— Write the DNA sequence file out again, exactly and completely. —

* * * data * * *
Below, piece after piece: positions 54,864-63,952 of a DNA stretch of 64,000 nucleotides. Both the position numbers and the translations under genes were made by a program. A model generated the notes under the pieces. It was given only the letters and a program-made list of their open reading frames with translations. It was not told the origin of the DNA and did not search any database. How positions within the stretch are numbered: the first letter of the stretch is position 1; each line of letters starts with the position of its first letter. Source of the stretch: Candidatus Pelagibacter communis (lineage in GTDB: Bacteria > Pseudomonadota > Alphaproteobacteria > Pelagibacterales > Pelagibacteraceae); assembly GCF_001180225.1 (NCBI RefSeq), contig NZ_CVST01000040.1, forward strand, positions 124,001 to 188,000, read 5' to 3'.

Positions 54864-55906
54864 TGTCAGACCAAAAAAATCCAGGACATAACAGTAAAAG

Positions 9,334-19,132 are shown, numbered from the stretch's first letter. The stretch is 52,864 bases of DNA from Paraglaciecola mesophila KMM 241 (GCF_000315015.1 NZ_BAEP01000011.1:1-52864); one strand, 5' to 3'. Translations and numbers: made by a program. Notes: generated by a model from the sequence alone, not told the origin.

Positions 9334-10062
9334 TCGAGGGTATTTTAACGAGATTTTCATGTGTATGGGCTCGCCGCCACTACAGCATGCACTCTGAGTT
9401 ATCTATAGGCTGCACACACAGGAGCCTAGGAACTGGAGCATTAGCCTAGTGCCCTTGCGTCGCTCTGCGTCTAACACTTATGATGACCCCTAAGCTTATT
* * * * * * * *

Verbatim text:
Below, piece after piece: positions 54,864-63,952 of a DNA stretch of 64,000 nucleotides. Both the position numbers and the translations under genes were made by a program. A model generated the notes under the pieces. It was given only the letters and a program-made list of their open reading frames with translations. It was not told the origin of the DNA and did not search any database. How positions within the stretch are numbered: the first letter of the stretch is position 1; each line of letters starts with the position of its first letter. Source of the stretch: Candidatus Pelagibacter communis (lineage in GTDB: Bacteria > Pseudomonadota > Alphaproteobacteria > Pelagibacterales > Pelagibacteraceae); assembly GCF_001180225.1 (NCBI RefSeq), contig NZ_CVST01000040.1, forward strand, positions 124,001 to 188,000, read 5' to 3'.

Positions 54864-55906
54864 TGTCAGACCAAAAAAATCCAGGACATAACAGTAAAAG

Positions 9,334-19,132 are shown, numbered from the stretch's first letter. The stretch is 52,864 bases of DNA from Paraglaciecola mesophila KMM 241 (GCF_000315015.1 NZ_BAEP01000011.1:1-52864); one strand, 5' to 3'. Translations and numbers: made by a program. Notes: generated by a model from the sequence alone, not told the origin.

Positions 9334-10062
9334 TCGAGGGTATTTTAACGAGATTTTCATGTGTATGGGCTCGCCGCCACTACAGCATGCACTCTGAGTT
9401 ATCTATAGGCTGCACACACAGGAGCCTAGGAACTGGAGCATTAGCCTAGTGCCCTTGCGTCGCTCTGCGTCTAACACTTATGATGACCCCTAAGCTTATT